AndreyPopov/iStockphoto/Thinkstock(NEW YORK) — The U.S. Court of Appeals for the 2nd Circuit heard arguments Tuesday both for and against the National Security Agency’s vast call tracking program, which came to light following leaked intelligence by former NSA contractor Edward Snowden.
The suit was brought by the American Civil Liberties Union, which argued that the government is overreaching by deeming that every American’s phone record is somehow relevant to the fight against terrorism.
Justices on the court appeared to side with that contention as Judge Gerard Lynch alleged that the government seems to be saying that “nobody’s got any constitutional privacy rights in anything anymore.”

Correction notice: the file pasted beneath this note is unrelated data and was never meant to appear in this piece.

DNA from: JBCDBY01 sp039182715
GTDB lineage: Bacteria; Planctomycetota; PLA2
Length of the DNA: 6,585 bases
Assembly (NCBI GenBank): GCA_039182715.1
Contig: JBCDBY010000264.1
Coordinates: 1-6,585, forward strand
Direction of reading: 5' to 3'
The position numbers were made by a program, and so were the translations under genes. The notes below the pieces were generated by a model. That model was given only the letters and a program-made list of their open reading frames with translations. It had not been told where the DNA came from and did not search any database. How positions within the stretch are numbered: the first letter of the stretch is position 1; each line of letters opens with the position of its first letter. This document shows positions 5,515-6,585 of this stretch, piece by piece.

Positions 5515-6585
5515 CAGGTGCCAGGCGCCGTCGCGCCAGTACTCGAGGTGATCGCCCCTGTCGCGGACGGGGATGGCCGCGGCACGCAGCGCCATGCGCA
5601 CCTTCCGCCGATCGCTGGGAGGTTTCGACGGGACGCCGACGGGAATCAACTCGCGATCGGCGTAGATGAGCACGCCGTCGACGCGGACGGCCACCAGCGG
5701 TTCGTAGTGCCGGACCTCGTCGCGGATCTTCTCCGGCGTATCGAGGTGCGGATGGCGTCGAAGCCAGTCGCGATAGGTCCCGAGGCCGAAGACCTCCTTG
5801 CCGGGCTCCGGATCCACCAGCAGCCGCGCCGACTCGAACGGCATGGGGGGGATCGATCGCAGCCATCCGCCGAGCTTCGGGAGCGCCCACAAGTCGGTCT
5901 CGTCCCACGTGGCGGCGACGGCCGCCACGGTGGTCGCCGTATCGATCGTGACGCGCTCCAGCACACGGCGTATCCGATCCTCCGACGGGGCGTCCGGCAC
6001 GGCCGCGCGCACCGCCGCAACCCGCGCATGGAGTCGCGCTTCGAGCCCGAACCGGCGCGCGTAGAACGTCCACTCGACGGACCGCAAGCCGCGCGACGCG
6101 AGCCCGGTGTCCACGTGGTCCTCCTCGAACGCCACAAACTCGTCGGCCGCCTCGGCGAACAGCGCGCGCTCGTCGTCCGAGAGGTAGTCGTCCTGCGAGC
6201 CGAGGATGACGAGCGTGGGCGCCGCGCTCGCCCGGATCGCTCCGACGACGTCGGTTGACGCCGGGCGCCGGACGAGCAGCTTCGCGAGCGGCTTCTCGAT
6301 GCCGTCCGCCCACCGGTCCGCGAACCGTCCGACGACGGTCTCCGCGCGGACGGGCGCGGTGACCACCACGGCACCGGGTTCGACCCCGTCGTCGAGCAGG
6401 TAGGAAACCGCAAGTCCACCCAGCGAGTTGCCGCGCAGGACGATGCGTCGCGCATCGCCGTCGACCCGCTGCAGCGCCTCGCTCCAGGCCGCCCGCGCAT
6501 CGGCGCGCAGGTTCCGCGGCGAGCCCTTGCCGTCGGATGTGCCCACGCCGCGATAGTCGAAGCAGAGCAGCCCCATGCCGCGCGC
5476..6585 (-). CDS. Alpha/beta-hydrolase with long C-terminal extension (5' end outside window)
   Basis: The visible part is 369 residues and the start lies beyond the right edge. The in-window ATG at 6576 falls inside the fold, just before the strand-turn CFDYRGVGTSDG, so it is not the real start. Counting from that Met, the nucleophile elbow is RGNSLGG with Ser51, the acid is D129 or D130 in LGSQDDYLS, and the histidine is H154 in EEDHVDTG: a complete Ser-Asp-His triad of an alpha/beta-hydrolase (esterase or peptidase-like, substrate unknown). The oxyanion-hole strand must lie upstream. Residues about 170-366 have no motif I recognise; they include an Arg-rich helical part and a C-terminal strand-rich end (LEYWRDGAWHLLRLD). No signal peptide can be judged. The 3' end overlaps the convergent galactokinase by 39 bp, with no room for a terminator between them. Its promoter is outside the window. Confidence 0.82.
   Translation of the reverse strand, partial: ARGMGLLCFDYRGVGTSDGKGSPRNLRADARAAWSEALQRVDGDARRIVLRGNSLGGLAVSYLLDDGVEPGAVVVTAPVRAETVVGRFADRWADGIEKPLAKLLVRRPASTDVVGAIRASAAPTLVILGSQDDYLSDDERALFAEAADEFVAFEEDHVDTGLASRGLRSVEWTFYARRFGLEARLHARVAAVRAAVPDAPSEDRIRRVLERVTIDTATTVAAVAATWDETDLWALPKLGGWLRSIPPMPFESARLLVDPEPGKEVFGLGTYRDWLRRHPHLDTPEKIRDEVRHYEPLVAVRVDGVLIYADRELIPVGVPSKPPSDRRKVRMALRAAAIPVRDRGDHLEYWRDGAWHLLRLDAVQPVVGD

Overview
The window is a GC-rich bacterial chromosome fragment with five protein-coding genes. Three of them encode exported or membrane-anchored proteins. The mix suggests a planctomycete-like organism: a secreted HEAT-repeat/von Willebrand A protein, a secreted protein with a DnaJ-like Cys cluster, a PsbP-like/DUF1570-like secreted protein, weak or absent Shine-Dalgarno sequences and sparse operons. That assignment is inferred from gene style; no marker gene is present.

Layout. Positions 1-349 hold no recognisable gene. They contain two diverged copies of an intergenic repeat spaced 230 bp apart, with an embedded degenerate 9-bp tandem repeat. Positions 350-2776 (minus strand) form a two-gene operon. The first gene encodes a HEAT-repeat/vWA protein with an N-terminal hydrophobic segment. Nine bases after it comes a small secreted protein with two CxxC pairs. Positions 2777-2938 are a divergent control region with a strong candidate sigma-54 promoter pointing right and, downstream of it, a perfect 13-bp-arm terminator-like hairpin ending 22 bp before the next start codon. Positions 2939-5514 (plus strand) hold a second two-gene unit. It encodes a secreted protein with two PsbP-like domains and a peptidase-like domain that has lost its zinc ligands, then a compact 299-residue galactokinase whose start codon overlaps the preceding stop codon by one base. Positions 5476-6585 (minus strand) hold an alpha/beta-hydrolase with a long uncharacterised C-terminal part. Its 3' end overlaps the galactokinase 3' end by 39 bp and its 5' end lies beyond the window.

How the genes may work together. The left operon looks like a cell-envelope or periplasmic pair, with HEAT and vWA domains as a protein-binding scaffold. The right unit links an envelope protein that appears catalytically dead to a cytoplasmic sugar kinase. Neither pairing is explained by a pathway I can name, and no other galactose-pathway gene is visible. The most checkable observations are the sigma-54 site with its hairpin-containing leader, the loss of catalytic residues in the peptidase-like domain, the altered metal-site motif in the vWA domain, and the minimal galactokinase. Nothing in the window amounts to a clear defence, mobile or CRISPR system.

Meanwhile, Assistant Attorney General Stuart Delery argued that collecting private information about nearly American is crucial because “going in, the government doesn’t know which of the metadata might reveal an important connection to an identified terrorist.”
It’s not clear when the appeals court will make a ruling on the suit as Congress is also addressing the matter of overreach by U.S. spy agencies.
Copyright 2014 ABC News Radio
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